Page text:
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posted by martyb on Wednesday February 13 2019, @08:47PM   Printer-friendly
from the Balconies-and-roofs dept.

Phys.org:

Urban farming has grown by more than 30 percent in the United States in the past 30 years. Although it has been estimated that urban agriculture can meet 15 to 20 percent of global food demand, it remains to be seen what level of food self-sufficiency it can realistically ensure for cities.

One recent survey found that 51 countries do not have enough urban area to meet a recommended nutritional target of 300 grams per person per day of fresh vegetables. Moreover, it estimated, urban agriculture would require 30 percent of the total urban area of those countries to meet global demand for vegetables. Land tenure issues and urban sprawl could make it hard to free up this much land for food production.

Is urban farming a pipe dream, or can appropriating vacant lots for traditional farming or employing hydroponics make it work?


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  • (Score: 1) by Gault.Drakkor on Thursday February 14 2019, @01:30AM (2 children)

    by Gault.Drakkor (1079) on Thursday February 14 2019, @01:30AM (#800822)

    What I am wondering is if there will be quantity and quality in it

    Quantity maybe, depends on how much automation and 3d stacking is done.

    Quality, potentially FAR higher.
    Many fruits and vegetables have a narrow window of best before.
    Can you imagine going and purchasing produce that was picked hours / minutes before you purchased it?

    Current industrial crops are being pushed to narrow ripeness windows so that crops can be harvested one shot. Many crops produce more if you do partial picking of what is currently ready. Robotic (or manual) pick on demand can increase quantity and quality.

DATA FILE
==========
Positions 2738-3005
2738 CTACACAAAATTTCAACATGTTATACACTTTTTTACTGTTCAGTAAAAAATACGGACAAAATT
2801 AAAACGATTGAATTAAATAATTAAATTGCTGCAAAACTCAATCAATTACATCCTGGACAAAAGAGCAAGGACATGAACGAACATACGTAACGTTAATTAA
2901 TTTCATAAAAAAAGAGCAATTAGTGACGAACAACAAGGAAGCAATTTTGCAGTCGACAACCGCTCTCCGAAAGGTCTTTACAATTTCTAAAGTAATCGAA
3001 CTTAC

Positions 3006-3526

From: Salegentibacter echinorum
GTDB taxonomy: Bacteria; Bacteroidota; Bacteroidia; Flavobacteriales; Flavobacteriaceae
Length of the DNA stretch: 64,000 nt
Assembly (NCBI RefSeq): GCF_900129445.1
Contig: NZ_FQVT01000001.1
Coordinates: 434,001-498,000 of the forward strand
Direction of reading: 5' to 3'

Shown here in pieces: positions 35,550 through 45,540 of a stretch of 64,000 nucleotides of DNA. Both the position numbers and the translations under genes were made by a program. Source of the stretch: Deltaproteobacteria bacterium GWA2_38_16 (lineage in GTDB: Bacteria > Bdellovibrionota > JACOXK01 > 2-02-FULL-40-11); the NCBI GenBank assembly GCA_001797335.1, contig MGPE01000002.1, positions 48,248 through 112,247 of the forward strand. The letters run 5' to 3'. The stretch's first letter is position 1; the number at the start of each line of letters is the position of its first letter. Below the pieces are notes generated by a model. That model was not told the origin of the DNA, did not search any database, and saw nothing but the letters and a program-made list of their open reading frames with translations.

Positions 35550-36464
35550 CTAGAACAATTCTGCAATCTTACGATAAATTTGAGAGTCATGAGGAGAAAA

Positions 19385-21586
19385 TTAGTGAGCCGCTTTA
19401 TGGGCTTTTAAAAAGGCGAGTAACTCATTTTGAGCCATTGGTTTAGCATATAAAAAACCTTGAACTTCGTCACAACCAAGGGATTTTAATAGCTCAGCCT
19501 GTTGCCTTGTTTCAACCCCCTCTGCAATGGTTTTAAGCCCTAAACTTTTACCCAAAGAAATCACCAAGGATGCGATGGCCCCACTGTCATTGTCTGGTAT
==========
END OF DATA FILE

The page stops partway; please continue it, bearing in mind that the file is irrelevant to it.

Many cultivars(tomatoes, mangoes, bananas) that are found in the stores are the ones that ship well. If you are growing locally you can grow the best tasting cultivars that don't ship because you are not shipping the produce. This could be a marketing thing for a urban farmer.

    There is definite potential for quality boosting with urban agriculture.

  • (Score: 0) by Anonymous Coward on Thursday February 14 2019, @02:33AM

    by Anonymous Coward on Thursday February 14 2019, @02:33AM (#800840)

    Many fruits and vegetables have a narrow window of best before. Can you imagine going and purchasing produce that was picked hours / minutes before you purchased it?

    Sounds great, except you then can only get the produce that was just picked.

    Today's dinner: rhubarb, with a side of rhubarb and rhubarb pie for dessert!

  • (Score: 2) by MichaelDavidCrawford on Thursday February 14 2019, @10:47AM

    by MichaelDavidCrawford (2339) Subscriber Badge <mdcrawford@gmail.com> on Thursday February 14 2019, @10:47AM (#800946) Homepage Journal

    but not at all in California.

    The grocery stores here have all manner of apples that I've never seen anywhere else.

    --
    Yes I Have No Bananas. [gofundme.com]